SocraticGadfly: No, antivaxxerism is not INHERENTLY racist

July 21, 2021

No, antivaxxerism is not INHERENTLY racist

The key to the phrase above is in the capitalized word. Paula Larsson, as a graduate philosophy student at Oxford, should be ashamed for writing a piece claiming that it is inherently so, as she should know the extra burden of proof involved in claiming that any social idea, group or movement is INHERENTLY "X." 

The Conversation should be ashamed for running this.

People like Juan Cole should be ashamed for spreading this.

None of them, of course, WILL be.

The "inherently" claim is ultimately a structural claim. And, with that, I see the camel's nose of Critical Race Theory — and its misuse, overuse, stretched use and abuse. As an actual leftist, at least for America, and as one who's read one of the seminal texts of CRT, actually does know something about it, and sees both things to like and dislike about it, I can say this with a high degree of confidence.

To wit, I've actually read Eddie Glaude's Democracy in Black, who is on the edges of the movement, and Derrick Bell, a founder of the theory, whose Silent Covenants was a good introduction. 

I've also read many other books about how the concept of race was developed. And, blogged about the good, bad and ugly of CRT here.

And, Larsson's just not proven her claim AT ALL.

In fact, she's not proven that leading White antivaxxers like RFK Jr. and their organizations are NON-inherently (casually?) racist.

To take a counterexample? Some anti-abortion people target minorities in general and Blacks in particular, claiming abortion is genocide. Does that make them racist? Of course not. AND? It's built on the fact that Margaret Sanger was a eugenicist, among other things. Ditto for antivaxxer pitches to minorities; they're built on facts like the Tuskegee Airmen.

Does that mean they're not distorting facts? Of course they are, and so is Paula Larsson. I've heard many things hurled at RFK Jr., but inherently racist (if the movement is, then he is, as a leader, by default definition) is NOT one of them. As a public figure,  with the "actual malice" standard, there's no way the likes of him could win a lawsuit against Larsson, but, I feel that, ethically if not legally, she's skating on thin ice.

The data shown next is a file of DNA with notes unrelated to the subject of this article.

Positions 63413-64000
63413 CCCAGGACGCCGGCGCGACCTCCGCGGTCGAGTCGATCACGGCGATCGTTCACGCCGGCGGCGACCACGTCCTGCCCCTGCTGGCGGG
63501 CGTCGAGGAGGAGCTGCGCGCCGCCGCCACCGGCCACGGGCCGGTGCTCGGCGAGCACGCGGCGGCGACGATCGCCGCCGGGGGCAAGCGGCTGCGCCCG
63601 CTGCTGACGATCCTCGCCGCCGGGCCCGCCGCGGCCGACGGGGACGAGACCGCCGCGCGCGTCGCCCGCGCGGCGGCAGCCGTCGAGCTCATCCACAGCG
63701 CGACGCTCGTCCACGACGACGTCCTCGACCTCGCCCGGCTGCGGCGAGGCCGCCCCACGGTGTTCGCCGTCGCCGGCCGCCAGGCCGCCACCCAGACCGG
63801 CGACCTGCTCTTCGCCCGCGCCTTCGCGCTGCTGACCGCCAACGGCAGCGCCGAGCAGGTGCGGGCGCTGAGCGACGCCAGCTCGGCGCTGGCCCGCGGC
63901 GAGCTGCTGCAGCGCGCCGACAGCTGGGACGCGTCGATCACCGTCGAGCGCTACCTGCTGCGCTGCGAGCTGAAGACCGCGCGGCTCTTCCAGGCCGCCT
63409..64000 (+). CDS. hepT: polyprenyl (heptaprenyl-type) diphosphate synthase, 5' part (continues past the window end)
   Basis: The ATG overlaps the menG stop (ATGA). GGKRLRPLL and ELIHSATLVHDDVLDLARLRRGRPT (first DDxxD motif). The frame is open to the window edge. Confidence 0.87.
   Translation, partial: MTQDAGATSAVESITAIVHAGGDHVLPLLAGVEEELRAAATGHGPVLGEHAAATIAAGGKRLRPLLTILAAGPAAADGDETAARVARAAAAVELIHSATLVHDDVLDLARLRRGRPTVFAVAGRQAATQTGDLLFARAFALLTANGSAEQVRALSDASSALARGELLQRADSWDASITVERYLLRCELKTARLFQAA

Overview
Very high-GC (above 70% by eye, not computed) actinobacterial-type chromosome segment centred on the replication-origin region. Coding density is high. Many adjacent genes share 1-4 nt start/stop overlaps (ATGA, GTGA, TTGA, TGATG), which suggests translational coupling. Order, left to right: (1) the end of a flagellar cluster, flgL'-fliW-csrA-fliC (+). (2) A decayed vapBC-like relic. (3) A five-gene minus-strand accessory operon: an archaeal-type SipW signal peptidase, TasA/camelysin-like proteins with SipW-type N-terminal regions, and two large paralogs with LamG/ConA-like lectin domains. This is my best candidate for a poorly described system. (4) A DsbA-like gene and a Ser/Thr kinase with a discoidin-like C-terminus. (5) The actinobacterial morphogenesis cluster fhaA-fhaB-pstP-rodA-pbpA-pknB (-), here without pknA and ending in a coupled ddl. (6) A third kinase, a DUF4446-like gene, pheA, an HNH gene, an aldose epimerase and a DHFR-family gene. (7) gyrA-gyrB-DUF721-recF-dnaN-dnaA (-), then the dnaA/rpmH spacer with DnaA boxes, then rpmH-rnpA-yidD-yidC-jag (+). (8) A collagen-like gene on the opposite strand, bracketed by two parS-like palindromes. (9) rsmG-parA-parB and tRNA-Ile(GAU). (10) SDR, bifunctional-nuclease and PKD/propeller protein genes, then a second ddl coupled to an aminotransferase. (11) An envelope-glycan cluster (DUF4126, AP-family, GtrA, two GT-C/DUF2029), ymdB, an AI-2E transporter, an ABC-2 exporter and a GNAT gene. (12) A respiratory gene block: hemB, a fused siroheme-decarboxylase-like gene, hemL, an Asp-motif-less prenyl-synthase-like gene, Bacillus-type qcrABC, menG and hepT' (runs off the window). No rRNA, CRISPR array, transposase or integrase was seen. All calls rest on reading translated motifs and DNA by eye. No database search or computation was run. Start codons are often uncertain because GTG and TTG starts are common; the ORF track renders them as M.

Basically, what we have here, as I see it, is an "own the wingnuts" form of tribalism. It's the same type of tribalism that ignores St. Anthony of Fauci's Platonic Noble Lies and refuses to even talk about the possibility of a lab leak at the Wuhan Institute of Virology, or that, at one time, we did indeed fund gain-of-function research there, or that St. Anthony can even be wrong at any time. (I may feel the urge to blog about this gain-of-function stuff, as it's yet another of St. Anthony's lies, this time done by trying to redefine the most commonly accepted definition of the phrase.)

In other words? #BlueAnon tribalism. Cole's a definite #BlueAnon tribalist. Larsson's Canadian, so we call her the Canadian fellow-traveler or equivalent of BlueAnon.

And, in most these cases, and definitely this one? It's a self-own, at least for us who strive not to be tribalists and who actually engage in critical thinking. Other than that, all it does is increase tribalism and give fuel to wingnuts attacking CRT. Or to wingnuts attacking #BlueAnon over ideas like this.

No comments: